- The Washington Times - Wednesday, March 15, 2006

Like many limousine companies, Tom Smith’s Prime Transportation company offers a variety of late-model luxury cars and stretched limousines for hire.

He says he provides transportation for about 250 weddings a year and that a few years ago he began receiving requests from wedding parties looking for elegant antique transportation.

The search began. He didn’t want to get an antique car only to gut it, replace the engine with something modern and install air conditioning. Then he would have an antique body riding atop a new car. He wanted to have the real deal.

Eventually the hunt for a reliable, original old car led him to Houston in pursuit of a 1938 Buick. Like all the other chases, it ended in disappointment. He did, however, hear of a dealer in Benson, N.C., who might have something suitable.

After returning to Camp Springs, Md., he contacted the dealer and learned that he had a 1941 Cadillac Series 62 Deluxe four-door sedan. Mr. Smith promptly drove down to the dealership just north of Charlotte, N.C., to inspect the car.

He found a remarkably original Cadillac that in 1980 had been repainted midnight blue. Records indicate that the car, with a base price of $1,585, was sold in Joplin, Mo. The original owner reportedly kept the car 39 years. Thereafter it went through the hands of several antique car dealers. With pre-World War II luxury oozing from the Cadillac’s pores, Mr. Smith, in August 2005, had no choice but to become its fourth owner.

The 7.00x15-inch white sidewall tires had been on the car so long they were suffering from dry rot. Consequently, the 4,050-pound Cadillac made the trip to Maryland on the back of a rollback truck. In the interest of safety, Mr. Smith immediately replaced the old bias-ply tires with radial tires that greatly improved the ride and handling.

Cadillac offered two Series 62 sedans in 1941, a Standard version and a DeLuxe version. A total of 7,850 customers opted for the $1,585 DeLuxe version and for the extra $90 the customer received:

• Fender skirts.

• Duotone fabric in six colors.

• Deluxe steering wheel.

• Lower door trim including color imitation leather trim pads with fluted scuff plates.

After a thorough inspection, Mr. Smith happily reports that the condition of his Cadillac is “just as advertised.” As expected, a whole new exhaust system was installed, everything from the porcelanized exhaust manifold on back.

If he had to pick just one aspect of the car that impressed him the most, Mr. Smith says it would have to be the condition of the interior. “The upholstery and headliner, especially the headliner, is in very good shape.”

Aa befitting a luxury car, the appointments are many and convenient. Between the two pieces of the windshield is mounted a day/night mirror and in the wood-grained dashboard, balanced by a clock on the right side, is a 100-mph speedometer. A rarity on any car in 1941 are the factory-installed signal indicators.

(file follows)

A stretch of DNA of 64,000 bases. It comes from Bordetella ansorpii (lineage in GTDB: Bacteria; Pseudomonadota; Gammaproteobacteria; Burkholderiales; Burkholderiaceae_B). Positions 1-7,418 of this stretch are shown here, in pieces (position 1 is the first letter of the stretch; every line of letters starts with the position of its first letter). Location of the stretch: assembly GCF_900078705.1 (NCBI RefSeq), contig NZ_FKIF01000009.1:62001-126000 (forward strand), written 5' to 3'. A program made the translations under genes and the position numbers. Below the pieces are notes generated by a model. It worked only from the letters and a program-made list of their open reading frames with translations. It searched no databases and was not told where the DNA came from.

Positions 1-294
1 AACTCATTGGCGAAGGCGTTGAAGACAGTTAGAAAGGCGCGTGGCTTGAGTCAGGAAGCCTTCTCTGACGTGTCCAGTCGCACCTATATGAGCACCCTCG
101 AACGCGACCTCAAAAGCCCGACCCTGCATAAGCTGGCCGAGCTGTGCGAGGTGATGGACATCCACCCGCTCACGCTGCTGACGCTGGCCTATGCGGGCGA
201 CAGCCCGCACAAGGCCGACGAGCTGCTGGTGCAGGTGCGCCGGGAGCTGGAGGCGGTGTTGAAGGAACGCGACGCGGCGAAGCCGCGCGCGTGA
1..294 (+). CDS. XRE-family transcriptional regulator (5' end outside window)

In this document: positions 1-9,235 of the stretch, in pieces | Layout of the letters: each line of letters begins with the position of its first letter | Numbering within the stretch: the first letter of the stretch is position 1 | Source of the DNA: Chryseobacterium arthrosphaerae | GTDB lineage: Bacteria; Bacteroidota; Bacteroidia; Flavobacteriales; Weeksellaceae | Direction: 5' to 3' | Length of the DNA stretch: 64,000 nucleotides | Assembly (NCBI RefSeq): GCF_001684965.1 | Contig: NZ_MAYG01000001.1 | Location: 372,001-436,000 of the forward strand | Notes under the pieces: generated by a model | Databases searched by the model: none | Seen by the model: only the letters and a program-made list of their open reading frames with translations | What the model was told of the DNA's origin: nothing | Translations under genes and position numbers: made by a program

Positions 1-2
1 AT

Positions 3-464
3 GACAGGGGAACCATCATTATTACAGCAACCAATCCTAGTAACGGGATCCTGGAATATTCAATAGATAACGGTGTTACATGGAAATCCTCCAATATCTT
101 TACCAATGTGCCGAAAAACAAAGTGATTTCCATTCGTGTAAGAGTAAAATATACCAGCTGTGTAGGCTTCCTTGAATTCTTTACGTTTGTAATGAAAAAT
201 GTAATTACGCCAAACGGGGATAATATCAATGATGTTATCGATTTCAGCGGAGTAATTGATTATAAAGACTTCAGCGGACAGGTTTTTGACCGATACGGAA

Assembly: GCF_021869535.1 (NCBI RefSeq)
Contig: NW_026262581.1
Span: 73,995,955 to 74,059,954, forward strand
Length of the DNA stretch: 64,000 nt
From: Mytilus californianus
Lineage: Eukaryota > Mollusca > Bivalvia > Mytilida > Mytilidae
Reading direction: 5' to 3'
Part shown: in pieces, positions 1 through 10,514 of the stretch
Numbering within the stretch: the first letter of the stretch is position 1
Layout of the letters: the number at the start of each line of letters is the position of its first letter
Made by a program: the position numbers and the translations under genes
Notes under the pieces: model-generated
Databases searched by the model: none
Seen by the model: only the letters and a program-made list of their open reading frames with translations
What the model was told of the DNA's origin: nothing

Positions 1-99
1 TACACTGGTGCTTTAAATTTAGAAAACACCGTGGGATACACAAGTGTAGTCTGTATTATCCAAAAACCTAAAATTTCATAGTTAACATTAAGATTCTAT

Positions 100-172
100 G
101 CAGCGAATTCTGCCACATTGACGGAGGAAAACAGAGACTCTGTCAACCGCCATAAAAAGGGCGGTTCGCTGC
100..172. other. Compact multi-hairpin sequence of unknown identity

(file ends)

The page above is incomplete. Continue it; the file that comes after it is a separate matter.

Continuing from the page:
A three-door heater under the dashboard keeps the interior cozy in chilly weather and a cowl ventilator in conjunction with wing vents on all four doors circulates cooling air in the summer months. In the days before air conditioning, automotive designers engineered and controlled the air flow for the optimum cooling effect.

A pull-down center armrest in the back seat is just another measure of comfort for the occupants. The three-piece rear window is elegantly trimmed with chrome dividers. Beauty rings around the perimeter of each wheel add sparkle to the car, as do the three stainless-steel strips on each fender aft of the wheel well.

The owner’s manual warns against burning anything less than 80-octane fuel in the enormous 346-cubic-inch V-8 engine, lest it may not deliver 150 horsepower. The manual reports fluid capacities of 7 quarts of oil, 25 quarts of coolant and 20 gallons of gasoline.

Mr. Smith reports mileage of about 6 or 7 miles per gallon on wedding assignments but that includes much idling time, and even driving the bride and groom to the reception isn’t conducive to good gas mileage.

The task the Cadillac performs flawlessly is delivering the newlywed couple in style and comfort on its 126-inch wheelbase. As someone once said, that’s priceless.

Copyright © 2019 The Washington Times, LLC. Click here for reprint permission.

The Washington Times Comment Policy

The Washington Times welcomes your comments on Spot.im, our third-party provider. Please read our Comment Policy before commenting.


Click to Read More and View Comments

Click to Hide